News in Brief
ACA Exec. Vice President Out, Acting EVP In; F4CP Executive Director Retires; New ED Named.
Converting More Patients to Your Practice
In 2013 and 2014, the theme was "the money is in the list." This meant that if you had a big email list, you were really making some "cha-ching." Unfortunately, having thousands of emails doesn't equate to thousands of dollars in profit.
Striking a Blow to the Medical Monopoly
The U.S. Supreme Court has issued a landmark ruling in North Carolina State Board of Dental Examiners v Federal Trade Commission.
The Dietary Supplement Research Dilemma
I do not care what the truth is, one way or another; I just want to know it. And when it comes to dietary supplements, the truth can be hard to find for a number of reasons.
Treating Beyond Pain
More often than not, when a patient presents to the office, it is for a pain complaint. Headache, neck pain, low back pain, sciatica, carpal tunnel... The pain is often the focus of the patient's mindset, and they don't often have any thought of what comes after the pain.
Keep Seniors Safe: Age-Proofing the Home
I want to give Dr. Claudia Anrig kudos for her Dec. 1, 2014 column, which highlighted safety issues youngsters might encounter in the home.
Joint Supplements for Athletes (Part 2)
A fairly recent discovery in nutrition supplemental medicine has proven to be a breakthrough in maintaining athletic joint health. Research suggests a combination of undenatured type-II collagen and tetrahydro-iso-alpha acids helps revitalize joint function and performance in athletes.
The Need for a New Medical Model: A Challenge for Biopsychosocial and Ecopsychologica Medicine
Chinese medicine speaks of alignment between humans, heaven and earth. It is a complex view with a focus upon relationship. These are comprehensive ideas with no specific terms in contemporary medical practice.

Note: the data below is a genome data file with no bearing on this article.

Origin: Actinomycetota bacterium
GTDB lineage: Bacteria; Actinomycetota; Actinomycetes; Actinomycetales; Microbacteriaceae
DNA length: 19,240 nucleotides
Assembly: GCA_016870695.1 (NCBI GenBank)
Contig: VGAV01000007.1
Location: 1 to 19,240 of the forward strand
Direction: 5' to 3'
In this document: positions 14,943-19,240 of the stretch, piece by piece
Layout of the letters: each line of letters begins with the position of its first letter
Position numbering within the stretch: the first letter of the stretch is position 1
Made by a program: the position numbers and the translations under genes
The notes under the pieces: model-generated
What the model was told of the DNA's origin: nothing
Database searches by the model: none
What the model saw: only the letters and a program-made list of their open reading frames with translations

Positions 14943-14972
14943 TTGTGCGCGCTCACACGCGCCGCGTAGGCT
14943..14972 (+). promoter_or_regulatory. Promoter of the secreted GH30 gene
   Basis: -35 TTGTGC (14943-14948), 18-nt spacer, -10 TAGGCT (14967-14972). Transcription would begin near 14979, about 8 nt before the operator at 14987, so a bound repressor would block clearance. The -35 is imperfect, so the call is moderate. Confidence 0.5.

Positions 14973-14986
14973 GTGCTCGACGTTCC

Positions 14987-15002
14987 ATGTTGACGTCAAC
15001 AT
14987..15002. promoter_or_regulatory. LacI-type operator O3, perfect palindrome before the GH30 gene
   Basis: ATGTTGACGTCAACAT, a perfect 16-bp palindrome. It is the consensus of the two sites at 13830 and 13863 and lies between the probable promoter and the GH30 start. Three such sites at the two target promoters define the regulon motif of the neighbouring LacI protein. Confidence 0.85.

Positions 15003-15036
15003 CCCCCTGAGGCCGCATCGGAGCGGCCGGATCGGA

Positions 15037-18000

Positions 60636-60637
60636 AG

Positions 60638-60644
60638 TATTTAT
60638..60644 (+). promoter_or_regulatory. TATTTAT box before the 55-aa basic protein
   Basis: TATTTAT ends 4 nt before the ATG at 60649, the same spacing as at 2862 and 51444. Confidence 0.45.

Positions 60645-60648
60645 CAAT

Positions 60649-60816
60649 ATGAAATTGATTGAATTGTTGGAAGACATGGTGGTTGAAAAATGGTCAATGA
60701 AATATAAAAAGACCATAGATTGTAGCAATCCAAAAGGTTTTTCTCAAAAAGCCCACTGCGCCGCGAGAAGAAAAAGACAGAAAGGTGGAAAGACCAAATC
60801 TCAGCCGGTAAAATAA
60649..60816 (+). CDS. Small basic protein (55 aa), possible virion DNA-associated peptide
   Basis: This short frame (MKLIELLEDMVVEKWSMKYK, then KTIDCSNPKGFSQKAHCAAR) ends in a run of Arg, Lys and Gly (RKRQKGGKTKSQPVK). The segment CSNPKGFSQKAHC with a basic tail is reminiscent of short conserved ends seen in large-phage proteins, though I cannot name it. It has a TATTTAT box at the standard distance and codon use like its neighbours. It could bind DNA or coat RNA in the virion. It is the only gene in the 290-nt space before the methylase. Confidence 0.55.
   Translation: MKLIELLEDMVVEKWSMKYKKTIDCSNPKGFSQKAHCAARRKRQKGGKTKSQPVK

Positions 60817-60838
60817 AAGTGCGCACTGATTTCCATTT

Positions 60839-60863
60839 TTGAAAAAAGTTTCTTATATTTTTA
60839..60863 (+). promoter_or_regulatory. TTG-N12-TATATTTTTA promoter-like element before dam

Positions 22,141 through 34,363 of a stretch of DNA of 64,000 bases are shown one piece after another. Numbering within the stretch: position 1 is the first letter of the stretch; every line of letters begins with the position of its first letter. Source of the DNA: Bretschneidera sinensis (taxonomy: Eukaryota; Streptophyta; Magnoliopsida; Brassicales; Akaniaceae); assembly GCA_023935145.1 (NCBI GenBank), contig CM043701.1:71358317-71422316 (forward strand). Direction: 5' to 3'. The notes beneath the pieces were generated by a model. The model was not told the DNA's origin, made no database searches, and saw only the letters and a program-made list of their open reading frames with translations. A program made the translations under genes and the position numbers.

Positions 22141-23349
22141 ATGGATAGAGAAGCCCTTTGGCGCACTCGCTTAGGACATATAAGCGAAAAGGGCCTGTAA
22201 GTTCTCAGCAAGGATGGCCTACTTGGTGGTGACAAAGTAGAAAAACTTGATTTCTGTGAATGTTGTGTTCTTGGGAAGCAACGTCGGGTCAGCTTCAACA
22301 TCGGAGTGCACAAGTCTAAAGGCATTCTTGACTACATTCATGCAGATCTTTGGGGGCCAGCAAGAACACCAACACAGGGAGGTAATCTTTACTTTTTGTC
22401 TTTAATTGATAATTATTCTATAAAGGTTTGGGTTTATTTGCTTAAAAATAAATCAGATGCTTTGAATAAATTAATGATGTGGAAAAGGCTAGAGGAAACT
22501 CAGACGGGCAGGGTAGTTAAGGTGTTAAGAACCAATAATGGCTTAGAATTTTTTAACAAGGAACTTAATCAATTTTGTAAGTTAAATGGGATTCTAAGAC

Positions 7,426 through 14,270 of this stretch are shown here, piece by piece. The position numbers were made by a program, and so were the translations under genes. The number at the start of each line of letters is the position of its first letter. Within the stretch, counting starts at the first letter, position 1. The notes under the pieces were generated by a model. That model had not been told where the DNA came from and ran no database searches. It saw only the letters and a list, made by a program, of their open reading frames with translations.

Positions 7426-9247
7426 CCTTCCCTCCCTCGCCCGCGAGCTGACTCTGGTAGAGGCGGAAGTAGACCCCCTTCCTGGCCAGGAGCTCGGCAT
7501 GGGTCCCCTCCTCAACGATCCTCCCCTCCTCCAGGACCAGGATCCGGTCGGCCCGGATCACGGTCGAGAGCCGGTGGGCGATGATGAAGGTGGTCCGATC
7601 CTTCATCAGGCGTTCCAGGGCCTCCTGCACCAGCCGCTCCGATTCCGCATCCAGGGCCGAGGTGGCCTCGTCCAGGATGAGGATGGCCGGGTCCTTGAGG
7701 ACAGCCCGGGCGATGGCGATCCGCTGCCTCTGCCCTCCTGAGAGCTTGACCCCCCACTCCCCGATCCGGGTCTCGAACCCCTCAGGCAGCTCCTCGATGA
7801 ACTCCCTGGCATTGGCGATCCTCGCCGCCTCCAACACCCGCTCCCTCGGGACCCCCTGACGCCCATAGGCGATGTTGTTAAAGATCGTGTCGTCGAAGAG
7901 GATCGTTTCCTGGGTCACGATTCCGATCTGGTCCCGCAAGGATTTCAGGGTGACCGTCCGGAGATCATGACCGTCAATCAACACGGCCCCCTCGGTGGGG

December, 2002, Vol. 02, Issue 12
No Better Time Than Now
By Ralph Stephens, BS, LMT, NCTMB
The holidays are upon us. It is a wonderful time of the year; a time when people buy gift certificates for massage with complete abandon. When I first started my practice, very few Christmas gift certificates were brought in and used.In the last few years, they all are redeemed. I think this shows the improved awareness of massage by the general public, and the improved image of massage in the past few years.
At the end of each year, almost every person of every persuasion has a day to acknowledge his or her beliefs. From the most sacred to the most material to the most demonic, all seem to agree this is a special time of the year. It is a time of conclusion and a time of beginning. Close the books December 31, and make New Year's resolutions January 1.
In our profession, we are near an ending. The emergence period is or will soon be over. It has been quite a ride from obscurity to fad. Unfortunately, little planning was done to establish a firm foundation under the profession to support the exponential growth we have experienced. Standards, definitions and terminology have become watered down to include anyone and anything.
Our profession awakened from its "Dark Ages" in the late 1960s with high hopes of being an alternative to the sickness care delivery system of the allopaths. For a fleeting moment, it looked as if that idea might manifest into reality. However, egos, the struggle for power and the almighty dollar is rapidly relegating the profession to the spa/relaxation/new age sector and the symptom-treating sector -- easier to control, I suppose.
Instead of developing and defending natural therapeutics as a viable alternative to the allopaths, we are trying desperately to get them to control us. We bow to them and lower our rates to be a part of their plans. Schools lure kids into our profession with promises of big bucks from insurance scams. We spend more time studying pathology than we do studying health. We are trying to prove massage "works" through allopathic research methods, so they will prescribe massage.